ness though ever so feeble, when we be born : saying what answer shall we give to also, that we cannot think a the apostle, who denies that good thought, of ourselves; we are sufficient of ourselves much less can we say well, to conceive a good or do well, ourselves.-- thought* ? What reply shall Hom. on the misery of man, we make to the Lord, who

pronounces by the mouth of Grant that by thy holy Moses, that every imaginainspiration we may think tion of the human heart is those things that be good, only evilt? and by thy merciful guiding Nor would there be any may perform the same. consistency in the assertion Col. 5 afler East.

of Paul, that - it is God which worketh in us to willi," if any will preceded the grace of the spirit.--Institut. l. 2. c. 2. S. 27.

p. 8.

Dr. Tomline gives it as his opinion, that “The Holy Spirit points out the way to health, and truth, and life; but it rests with ourselves whether we will

2 Cor. iii. 5.

+ Gen, viii. 21.

| Phil. iii. 13,

follow its directions." p. 62. Here again we find great dissonance between the church and the bishop.



The condition of man, af The will therefore is so ter the fall of Adam, is such, bound by the slavery of sin, that he cannot turn and pre- that it cannot excite, much pare himself by his own na less apply itself, to any thing tural strength and good works good; for such a disposition to faith, and calling upon is the beginning of a conGod; wherefore we have no version to God, which the power to do good works, scriptures attribute wholly to pleasant and acceptable to divine grace.--Institut. l. 2. God, without the grace of G: 3. S. 5. God by Christ preventing us, When God commands us that we may have a good will, to the pursuit of what is and working with us, when right, all that belongs to we have that good will. our own will is removed; Art. 10.

and what succeeds to it is Because through the weak wholly from God. The will ness of our mortal nature we I

say is removed, not consis can do no good thing with dered as a faculty, for in the out thee, grant us the help conversion of a man, the of thy grace, that in keep- original properties of our naing thy commandments we ture remain entire. I say may please thee both in will also, that it is created anew; and deed.--Col. 1 after Trin. not that the will then begins Stir up, we beseech thee,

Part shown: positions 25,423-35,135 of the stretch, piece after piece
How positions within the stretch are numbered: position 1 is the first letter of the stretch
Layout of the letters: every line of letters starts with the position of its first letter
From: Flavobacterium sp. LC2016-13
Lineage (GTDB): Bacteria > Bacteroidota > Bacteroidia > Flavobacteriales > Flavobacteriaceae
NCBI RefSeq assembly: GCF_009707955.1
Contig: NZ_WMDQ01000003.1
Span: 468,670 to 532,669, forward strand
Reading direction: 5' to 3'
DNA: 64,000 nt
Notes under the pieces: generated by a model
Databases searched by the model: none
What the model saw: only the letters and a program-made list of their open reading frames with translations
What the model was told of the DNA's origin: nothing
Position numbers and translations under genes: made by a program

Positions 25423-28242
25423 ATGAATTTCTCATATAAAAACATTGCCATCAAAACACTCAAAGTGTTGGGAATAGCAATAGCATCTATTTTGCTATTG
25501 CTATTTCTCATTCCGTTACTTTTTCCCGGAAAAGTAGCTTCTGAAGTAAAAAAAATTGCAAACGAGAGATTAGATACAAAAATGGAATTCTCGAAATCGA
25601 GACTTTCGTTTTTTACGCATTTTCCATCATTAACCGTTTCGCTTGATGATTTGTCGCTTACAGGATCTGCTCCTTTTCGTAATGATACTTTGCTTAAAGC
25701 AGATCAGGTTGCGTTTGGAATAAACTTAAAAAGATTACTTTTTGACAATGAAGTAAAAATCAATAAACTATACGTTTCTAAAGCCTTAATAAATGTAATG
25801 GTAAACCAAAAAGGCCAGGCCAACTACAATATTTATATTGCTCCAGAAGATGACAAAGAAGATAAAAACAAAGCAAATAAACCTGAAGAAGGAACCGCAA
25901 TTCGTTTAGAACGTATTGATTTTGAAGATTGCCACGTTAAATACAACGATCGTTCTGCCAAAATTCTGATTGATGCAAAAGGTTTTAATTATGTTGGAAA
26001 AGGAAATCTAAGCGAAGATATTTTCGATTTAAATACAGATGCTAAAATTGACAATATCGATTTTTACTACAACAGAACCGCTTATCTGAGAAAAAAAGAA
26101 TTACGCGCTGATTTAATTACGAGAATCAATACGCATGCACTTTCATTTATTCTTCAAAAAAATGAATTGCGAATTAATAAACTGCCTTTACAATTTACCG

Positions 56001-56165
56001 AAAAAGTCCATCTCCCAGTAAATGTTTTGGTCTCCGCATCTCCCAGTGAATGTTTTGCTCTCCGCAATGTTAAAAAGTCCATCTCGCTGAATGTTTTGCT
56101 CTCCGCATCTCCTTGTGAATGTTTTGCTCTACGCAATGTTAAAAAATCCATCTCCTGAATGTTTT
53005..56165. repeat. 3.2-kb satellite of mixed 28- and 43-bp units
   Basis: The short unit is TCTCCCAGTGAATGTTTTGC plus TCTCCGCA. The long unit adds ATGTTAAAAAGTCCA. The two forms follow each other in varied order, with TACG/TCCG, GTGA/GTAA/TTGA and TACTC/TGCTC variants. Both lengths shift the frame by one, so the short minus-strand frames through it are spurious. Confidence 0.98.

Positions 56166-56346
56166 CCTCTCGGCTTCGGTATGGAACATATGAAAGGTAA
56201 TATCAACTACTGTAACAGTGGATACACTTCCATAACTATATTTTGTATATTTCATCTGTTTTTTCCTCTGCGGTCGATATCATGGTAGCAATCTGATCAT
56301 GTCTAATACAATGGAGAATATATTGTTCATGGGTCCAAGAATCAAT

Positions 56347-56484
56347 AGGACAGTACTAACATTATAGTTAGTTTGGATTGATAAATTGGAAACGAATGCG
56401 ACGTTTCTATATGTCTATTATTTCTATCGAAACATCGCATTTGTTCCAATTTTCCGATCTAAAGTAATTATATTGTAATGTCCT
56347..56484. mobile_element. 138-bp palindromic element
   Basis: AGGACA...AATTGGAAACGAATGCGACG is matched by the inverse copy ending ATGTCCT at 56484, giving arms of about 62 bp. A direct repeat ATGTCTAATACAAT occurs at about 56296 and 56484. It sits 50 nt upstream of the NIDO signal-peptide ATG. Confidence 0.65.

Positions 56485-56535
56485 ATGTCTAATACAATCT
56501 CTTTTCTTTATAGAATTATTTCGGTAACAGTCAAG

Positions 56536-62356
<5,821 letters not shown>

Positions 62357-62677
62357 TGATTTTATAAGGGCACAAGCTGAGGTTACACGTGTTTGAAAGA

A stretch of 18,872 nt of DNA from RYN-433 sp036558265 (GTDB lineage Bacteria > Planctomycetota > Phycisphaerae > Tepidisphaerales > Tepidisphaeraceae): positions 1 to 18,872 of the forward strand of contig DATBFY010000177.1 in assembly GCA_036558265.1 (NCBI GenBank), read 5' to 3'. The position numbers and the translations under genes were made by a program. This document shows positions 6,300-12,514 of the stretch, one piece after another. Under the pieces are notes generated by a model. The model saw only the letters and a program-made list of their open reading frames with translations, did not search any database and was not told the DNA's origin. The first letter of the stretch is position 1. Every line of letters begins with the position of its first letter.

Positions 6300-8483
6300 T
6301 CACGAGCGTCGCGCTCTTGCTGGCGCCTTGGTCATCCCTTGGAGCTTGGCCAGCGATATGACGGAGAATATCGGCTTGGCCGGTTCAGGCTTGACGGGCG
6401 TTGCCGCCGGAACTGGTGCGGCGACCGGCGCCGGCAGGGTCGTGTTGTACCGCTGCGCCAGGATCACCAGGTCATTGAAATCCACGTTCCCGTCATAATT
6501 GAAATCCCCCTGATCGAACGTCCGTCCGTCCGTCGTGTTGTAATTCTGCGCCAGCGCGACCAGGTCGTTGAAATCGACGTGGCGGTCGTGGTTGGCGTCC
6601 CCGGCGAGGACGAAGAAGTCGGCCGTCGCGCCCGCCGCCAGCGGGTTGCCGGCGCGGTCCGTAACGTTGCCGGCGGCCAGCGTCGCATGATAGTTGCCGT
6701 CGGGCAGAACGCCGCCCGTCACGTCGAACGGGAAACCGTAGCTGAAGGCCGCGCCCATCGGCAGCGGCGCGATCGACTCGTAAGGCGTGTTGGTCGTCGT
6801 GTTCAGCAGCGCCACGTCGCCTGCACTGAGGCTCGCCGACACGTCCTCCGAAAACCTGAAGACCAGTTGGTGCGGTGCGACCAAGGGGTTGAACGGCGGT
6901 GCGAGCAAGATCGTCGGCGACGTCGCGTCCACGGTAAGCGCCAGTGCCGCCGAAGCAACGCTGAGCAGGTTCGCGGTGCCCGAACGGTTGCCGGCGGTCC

beseech thee, to exist, but that it is then O Lord, the wills of thy converted from an evil one to faithful people; that they, a good one. This I affirm to plenteously bringing forth be done entirely by God, the fruit of good works, because, according to the tes, may of thee be plenteously timony of the same apostle,

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CALVIN, rewarded.- Col. 25 after


sufficient Trin.

even to think*." Therefore

he elsewhere declares, not merely that God assists the infirmity of our will, or corrects its depravity, but that he worketh in us to willt." Whence ft is easy to infer, what I have before remarked, that whatever good is in the will, it is the work of grace alone. ---- Institut. 1. 2. C. 3. 5. 6.

Dr. Tomline says, “ Our reformers, in framing this (tenth ) article, were cautious notto deny to man all exercise of free-will in the formation of religious principle, or the discharge of religious duty. They were too well acquainted with scripture, and entertained too just notions of the character of moral responsible beings, to intend

any such degradation of human nature.” p. 55. “ To what purpose would this advice (“Take heed how ye hear,Luke viii. 13.) be given, if men had not the

power of resisting the wiles of the devil, of supporting the trials of persecution, and of withstanding the temptation of the riches and treasures of this world ?” “God gives to every man, through the means of his grace, a power to perform the conditions of the gospel:--a power, the efficacy of which depends upon the exertion of the human will."

p. 64. How must the writer of these passages have deceived himself, if he really believed them to be consistent with the language of the church as quoted above!



God therefore, for his Since good volitions and mercy's sake, vouchsafe to good actions both spring

* 2 Cor. iii. 5,

+ Phil. ii. 13.